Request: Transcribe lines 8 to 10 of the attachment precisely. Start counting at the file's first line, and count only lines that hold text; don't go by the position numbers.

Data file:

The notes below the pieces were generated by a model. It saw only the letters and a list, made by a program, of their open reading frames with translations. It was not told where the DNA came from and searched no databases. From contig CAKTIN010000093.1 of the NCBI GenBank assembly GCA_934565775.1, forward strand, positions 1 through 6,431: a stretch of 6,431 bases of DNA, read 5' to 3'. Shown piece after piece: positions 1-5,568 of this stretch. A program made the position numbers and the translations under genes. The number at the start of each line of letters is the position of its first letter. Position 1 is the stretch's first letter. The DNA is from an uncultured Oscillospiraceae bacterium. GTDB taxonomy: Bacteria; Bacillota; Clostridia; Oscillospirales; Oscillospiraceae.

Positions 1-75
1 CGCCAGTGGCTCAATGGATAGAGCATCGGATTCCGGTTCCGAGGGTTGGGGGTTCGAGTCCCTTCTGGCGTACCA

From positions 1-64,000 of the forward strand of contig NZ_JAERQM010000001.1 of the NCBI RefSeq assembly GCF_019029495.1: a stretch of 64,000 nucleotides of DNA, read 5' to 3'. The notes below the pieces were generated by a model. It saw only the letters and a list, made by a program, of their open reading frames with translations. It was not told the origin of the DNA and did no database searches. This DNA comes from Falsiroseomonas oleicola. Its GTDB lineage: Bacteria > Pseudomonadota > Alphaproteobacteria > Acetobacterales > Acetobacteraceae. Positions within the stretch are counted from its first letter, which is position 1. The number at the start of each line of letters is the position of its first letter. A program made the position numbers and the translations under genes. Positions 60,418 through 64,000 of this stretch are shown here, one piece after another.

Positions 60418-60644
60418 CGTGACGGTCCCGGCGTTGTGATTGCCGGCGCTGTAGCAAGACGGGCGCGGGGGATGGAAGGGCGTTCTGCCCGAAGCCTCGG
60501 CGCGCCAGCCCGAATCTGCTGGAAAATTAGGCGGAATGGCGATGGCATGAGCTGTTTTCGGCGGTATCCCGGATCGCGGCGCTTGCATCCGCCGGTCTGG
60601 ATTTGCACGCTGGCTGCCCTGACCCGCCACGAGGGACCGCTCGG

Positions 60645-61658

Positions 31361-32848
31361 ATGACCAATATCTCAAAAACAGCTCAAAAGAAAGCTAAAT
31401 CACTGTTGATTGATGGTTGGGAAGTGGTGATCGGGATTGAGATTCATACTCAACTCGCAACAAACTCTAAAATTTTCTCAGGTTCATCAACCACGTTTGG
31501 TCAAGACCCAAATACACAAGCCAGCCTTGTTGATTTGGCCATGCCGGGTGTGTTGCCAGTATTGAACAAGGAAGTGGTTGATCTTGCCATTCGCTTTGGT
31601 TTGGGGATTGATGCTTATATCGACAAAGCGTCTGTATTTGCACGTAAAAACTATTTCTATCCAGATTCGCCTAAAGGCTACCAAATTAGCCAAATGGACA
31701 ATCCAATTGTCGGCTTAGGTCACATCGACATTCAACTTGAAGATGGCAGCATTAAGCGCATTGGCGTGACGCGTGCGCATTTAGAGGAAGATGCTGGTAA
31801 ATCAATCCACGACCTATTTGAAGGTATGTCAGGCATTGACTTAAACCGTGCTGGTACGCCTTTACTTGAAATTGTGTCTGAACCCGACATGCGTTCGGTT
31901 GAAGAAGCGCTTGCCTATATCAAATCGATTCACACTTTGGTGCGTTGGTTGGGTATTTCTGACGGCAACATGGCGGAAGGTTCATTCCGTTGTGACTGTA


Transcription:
60601 ATTTGCACGCTGGCTGCCCTGACCCGCCACGAGGGACCGCTCGG

Positions 60645-61658

Positions 31361-32848